How Do I Become an Art Appraiser?

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  • Written By: Nicole Etolen
  • Edited By: M. C. Hughes
  • Last Modified Date: 21 May 2019
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An art appraiser is highly knowledgeable in the visual arts, including paintings, sculpture, and photography, and uses that knowledge to determine the overall value of each piece. The most important characteristic that you need to become an art appraiser is a passion for the subject. A degree in a relevant field and experiencing working with art are also helpful.

While it is possible to become an art appraiser without actually enjoying art, keep in mind that you will be spending all of your work hours looking at art pieces in depth. Sometimes, you may even look at the same piece for days before you can make your final determination regarding its value. Having a passion for the subject can help get you through times when the job becomes monotonous or tedious. Passion can also increase your knowledge, as if you enjoy art, chances are you have spent quite a bit of time studying it over the years.


An educational background in art and art history is not always required to become an art appraiser, but it can definitely give you an edge over the competition. A Bachelor’s degree in the subject is usually sufficient, although you may opt to obtain higher level degrees to expand your knowledge and skill. Art history gives you a good overview of how art has evolved over the centuries and teaches you the different styles used to create works of art. Knowing the background and characteristics of an artist or particular piece can help you learn to spot forgeries or flaws with more ease as well.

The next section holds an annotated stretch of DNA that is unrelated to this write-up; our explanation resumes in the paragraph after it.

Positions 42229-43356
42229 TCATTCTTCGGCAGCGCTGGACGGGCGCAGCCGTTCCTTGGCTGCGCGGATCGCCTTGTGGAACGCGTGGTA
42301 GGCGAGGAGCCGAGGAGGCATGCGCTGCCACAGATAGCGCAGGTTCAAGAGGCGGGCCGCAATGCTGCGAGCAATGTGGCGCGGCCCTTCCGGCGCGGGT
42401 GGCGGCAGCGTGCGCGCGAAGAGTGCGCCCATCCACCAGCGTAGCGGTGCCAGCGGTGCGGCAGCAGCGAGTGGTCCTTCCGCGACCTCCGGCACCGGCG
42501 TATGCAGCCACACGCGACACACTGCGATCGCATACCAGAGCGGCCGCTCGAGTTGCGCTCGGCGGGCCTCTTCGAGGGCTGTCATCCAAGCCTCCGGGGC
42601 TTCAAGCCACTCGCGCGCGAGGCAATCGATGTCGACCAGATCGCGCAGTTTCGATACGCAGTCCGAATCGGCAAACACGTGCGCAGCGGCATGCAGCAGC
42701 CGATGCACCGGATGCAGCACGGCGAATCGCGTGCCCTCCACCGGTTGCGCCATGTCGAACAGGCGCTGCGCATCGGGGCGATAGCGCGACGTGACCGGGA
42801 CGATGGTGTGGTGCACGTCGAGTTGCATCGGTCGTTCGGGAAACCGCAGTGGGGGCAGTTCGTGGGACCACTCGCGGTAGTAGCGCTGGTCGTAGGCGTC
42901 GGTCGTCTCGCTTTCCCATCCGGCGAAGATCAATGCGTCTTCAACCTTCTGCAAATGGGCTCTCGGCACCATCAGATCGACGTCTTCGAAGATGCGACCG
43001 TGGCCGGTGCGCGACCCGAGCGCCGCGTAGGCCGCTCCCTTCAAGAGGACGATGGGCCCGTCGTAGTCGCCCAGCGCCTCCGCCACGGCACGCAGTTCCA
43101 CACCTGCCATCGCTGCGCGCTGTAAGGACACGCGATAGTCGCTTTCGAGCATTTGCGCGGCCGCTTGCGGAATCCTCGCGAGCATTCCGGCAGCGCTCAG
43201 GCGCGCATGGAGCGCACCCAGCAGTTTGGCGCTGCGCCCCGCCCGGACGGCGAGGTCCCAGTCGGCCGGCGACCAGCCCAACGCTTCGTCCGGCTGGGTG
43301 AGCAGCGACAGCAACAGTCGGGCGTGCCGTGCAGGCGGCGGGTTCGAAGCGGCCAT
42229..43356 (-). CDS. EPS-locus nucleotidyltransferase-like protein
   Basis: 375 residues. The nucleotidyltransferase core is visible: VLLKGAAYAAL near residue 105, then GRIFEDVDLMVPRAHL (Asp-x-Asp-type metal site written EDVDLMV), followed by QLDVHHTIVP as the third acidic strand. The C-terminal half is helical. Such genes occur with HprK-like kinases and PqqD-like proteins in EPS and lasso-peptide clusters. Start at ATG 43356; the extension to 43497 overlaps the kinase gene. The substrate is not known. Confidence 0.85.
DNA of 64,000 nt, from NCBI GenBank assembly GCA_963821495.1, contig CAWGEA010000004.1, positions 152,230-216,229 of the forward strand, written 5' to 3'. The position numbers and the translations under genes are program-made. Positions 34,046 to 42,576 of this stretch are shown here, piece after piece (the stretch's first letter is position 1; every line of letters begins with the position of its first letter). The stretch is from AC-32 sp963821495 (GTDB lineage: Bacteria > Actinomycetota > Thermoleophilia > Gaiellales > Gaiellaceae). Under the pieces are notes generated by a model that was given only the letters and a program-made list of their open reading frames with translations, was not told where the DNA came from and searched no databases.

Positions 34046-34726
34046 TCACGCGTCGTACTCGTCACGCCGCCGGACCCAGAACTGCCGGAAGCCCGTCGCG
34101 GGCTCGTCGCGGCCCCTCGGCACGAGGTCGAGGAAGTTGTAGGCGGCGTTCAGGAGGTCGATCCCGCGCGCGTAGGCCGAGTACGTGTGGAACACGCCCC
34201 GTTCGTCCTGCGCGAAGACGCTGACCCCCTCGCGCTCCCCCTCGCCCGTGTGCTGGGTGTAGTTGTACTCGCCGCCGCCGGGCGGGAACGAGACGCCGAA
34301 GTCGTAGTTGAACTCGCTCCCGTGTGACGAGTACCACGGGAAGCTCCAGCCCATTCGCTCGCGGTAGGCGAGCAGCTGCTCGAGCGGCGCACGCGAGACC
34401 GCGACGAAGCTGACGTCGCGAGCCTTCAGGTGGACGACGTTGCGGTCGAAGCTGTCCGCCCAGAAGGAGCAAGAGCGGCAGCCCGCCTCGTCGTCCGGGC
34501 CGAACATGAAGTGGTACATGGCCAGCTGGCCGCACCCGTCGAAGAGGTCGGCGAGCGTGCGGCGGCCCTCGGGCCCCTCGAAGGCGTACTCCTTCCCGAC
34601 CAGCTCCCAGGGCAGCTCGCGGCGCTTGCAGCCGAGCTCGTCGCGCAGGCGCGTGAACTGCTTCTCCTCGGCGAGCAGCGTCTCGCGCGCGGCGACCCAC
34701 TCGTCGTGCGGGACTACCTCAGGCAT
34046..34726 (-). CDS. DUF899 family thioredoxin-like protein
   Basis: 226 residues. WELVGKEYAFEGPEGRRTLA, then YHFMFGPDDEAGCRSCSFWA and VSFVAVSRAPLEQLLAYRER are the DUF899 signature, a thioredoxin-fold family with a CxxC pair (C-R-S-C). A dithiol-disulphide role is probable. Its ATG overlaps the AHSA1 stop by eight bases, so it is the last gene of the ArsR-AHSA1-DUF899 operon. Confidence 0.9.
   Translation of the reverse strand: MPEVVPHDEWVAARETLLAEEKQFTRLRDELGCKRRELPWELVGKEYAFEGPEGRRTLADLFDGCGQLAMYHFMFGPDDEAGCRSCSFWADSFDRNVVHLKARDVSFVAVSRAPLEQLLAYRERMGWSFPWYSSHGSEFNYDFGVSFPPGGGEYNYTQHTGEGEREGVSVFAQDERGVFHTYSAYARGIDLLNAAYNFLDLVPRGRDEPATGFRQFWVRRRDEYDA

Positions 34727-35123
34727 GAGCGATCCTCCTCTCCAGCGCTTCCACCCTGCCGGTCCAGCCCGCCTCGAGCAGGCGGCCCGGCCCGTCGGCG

Passion and education can help get you into the art world, but actual experience is the most valuable asset if you want to become an art appraiser. There are many ways to get experience, including working in a reputable art gallery or art museum, and apprenticing with another art appraiser. If you are unable to find a paid position at first, volunteering your time can also gain you necessary experience working with art. While you are gaining experience, spend your free time expanding your knowledge on the subject.

Once you have the education and experience required to become an art appraiser, you will need to get your name out there and establish yourself. This may require taking on low-paying jobs at first, but it can be worth it if your client has contacts in the art world. You will need to spend almost as much time networking as you do on the actual job. Attend gallery openings and museum functions as often as possible, and become a regular at places where art collectors gather. Once your reputation is built, you will be on your way to a successful career as an art appraiser.



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